He believes the databank will allow companies a "better understanding of disease biomarkers, indicators for diagnosis, treatment guidance and prognosis".
The databank is a useful resource for universities too, and negotiations are currently underway with Nanjing University's Life Science College, which has isolated biomarkers linked to colon cancer.
The databank could be used to screen large numbers of people for genetic variations to which the disease may be linked.
Bittles thinks Taizhou may be emulating the UK Biobank, which aims to collect samples from half a million people from the UK, following their progress over 25 years.
He explains that since starting sample analysis, UK Biobank has realised it has underestimated the number of samples it needs.
"If 500,000 aren't enough for a UK population of 60 million, what does five million samples mean for a Chinese population of 1.3 billion?" he asks. "Don't be deceived by the number five million; it's only 0.4% of the total population."
Nevertheless Huang Jinlin, Berkeley Biotech's CEO, boasts that, even in its infancy, Taizhou has collected more samples than similar projects in other countries, which "are still in planning stages and are doing things relatively slowly".
Sarah Cunningham-Burley, chair of the Human Genetics Commission's Genetic Databases Monitoring Group, works closely with the Scotland-based genome project, Generation Scotland.
She explains the long lead-in time between the project's conception in 1999 and participant recruitment in 2006 was not spent idle. Among other things, the project was setting up an advisory board and oversight framework to ensure strict ethical standards. Equally important were ongoing public consultation sessions.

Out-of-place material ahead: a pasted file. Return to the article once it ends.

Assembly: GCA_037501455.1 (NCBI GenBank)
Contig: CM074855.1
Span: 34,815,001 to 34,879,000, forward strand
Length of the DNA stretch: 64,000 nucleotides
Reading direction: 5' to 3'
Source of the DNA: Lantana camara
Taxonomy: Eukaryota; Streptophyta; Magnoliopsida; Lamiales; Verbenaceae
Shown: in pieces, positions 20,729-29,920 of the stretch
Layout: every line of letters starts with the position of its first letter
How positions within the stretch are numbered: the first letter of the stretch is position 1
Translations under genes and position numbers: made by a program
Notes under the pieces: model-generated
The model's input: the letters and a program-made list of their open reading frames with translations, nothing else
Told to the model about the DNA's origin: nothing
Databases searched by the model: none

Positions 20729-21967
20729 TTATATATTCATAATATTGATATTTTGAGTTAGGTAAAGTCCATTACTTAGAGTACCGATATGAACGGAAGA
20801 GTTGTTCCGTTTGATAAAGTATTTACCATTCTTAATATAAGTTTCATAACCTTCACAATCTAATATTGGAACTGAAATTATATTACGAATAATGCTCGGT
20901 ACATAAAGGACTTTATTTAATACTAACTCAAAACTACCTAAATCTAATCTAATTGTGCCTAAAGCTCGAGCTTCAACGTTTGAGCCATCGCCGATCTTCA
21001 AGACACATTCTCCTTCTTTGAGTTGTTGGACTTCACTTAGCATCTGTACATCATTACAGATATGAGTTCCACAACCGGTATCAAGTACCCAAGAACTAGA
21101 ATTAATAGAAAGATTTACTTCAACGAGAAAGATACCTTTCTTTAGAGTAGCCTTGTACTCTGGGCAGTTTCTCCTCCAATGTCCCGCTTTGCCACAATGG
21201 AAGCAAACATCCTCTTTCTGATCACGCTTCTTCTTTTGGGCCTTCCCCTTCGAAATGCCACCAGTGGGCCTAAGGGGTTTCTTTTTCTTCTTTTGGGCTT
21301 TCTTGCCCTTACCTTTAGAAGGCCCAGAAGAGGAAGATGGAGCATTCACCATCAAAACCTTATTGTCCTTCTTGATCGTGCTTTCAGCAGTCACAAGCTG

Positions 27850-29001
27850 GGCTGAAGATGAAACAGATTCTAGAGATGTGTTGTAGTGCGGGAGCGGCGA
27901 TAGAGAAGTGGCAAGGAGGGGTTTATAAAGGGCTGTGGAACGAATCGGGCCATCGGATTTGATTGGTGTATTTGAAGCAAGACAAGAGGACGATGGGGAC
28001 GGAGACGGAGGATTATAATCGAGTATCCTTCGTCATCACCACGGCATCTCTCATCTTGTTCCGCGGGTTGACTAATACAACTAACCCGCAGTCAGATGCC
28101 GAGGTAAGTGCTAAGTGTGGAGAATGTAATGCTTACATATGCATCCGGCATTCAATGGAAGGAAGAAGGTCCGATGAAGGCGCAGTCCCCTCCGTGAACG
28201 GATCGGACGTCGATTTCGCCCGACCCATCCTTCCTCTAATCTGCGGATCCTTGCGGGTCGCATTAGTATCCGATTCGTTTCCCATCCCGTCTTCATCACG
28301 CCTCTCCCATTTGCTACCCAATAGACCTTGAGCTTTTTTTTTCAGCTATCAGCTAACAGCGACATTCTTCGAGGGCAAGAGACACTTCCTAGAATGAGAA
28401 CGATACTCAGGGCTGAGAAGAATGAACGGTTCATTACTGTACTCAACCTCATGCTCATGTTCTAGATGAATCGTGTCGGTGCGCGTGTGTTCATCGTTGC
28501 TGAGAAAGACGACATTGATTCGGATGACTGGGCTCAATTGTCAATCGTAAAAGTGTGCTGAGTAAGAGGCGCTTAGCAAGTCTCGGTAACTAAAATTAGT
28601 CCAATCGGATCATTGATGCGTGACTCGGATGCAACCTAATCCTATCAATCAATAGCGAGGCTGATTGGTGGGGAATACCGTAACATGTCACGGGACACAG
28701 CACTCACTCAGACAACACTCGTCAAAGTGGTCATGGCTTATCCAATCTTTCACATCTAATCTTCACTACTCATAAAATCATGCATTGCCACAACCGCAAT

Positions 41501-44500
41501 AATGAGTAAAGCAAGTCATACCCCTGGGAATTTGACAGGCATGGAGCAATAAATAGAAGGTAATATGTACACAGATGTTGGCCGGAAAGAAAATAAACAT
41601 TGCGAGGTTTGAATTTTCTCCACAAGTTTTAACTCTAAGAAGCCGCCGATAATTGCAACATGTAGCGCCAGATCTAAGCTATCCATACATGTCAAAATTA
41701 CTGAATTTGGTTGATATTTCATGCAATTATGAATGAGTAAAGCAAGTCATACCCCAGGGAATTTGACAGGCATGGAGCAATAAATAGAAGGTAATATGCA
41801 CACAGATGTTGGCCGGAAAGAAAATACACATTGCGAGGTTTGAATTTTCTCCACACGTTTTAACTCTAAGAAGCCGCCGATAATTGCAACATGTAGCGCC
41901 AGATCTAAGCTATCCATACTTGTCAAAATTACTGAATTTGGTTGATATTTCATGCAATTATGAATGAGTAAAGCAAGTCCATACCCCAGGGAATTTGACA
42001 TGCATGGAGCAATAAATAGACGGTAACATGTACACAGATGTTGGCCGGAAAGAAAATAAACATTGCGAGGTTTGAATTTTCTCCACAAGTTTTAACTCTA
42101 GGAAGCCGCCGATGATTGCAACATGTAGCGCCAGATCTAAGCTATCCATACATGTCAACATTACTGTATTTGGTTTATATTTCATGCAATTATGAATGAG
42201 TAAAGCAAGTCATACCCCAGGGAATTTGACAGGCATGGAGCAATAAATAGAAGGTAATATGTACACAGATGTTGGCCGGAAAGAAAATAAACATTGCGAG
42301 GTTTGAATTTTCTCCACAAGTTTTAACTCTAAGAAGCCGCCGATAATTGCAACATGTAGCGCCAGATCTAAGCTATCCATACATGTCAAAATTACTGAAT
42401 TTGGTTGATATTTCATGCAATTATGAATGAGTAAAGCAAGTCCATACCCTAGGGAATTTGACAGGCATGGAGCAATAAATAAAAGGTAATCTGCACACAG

"In the UK a project like this wouldn't succeed without public support. You have to be transparent and engage the public," she says.
Public support is offered more readily in China. In Taizhou, permission has been obtained from housing committees in residential areas for student volunteers to knock on doors and enlist participation. Mr Huang speculates that local people see participation "as a public service".
This is a point of controversy in bio-bank projects, explains David Winickoff, professor of bioethics at the University of California, Berkeley.
They "rely on participation of individuals who feel it is their duty to contribute to science altruistically. At the same time, they increasingly involve biotech and pharmaceutical companies who aim to profit by these donations".
Taizhou's methodology has been approved by China's Board of Ethics, but Professor Winickoff is concerned that although voluntary, participation does not sound as if it is being obtained with proper informed consent, or "fully disclosing the planned uses of samples: what information will be extracted, who exactly will have access to it, for what purposes, and for how long?"
Blissfully unaware of these controversies, Taizhou citizens continue spitting into cups in the name of science.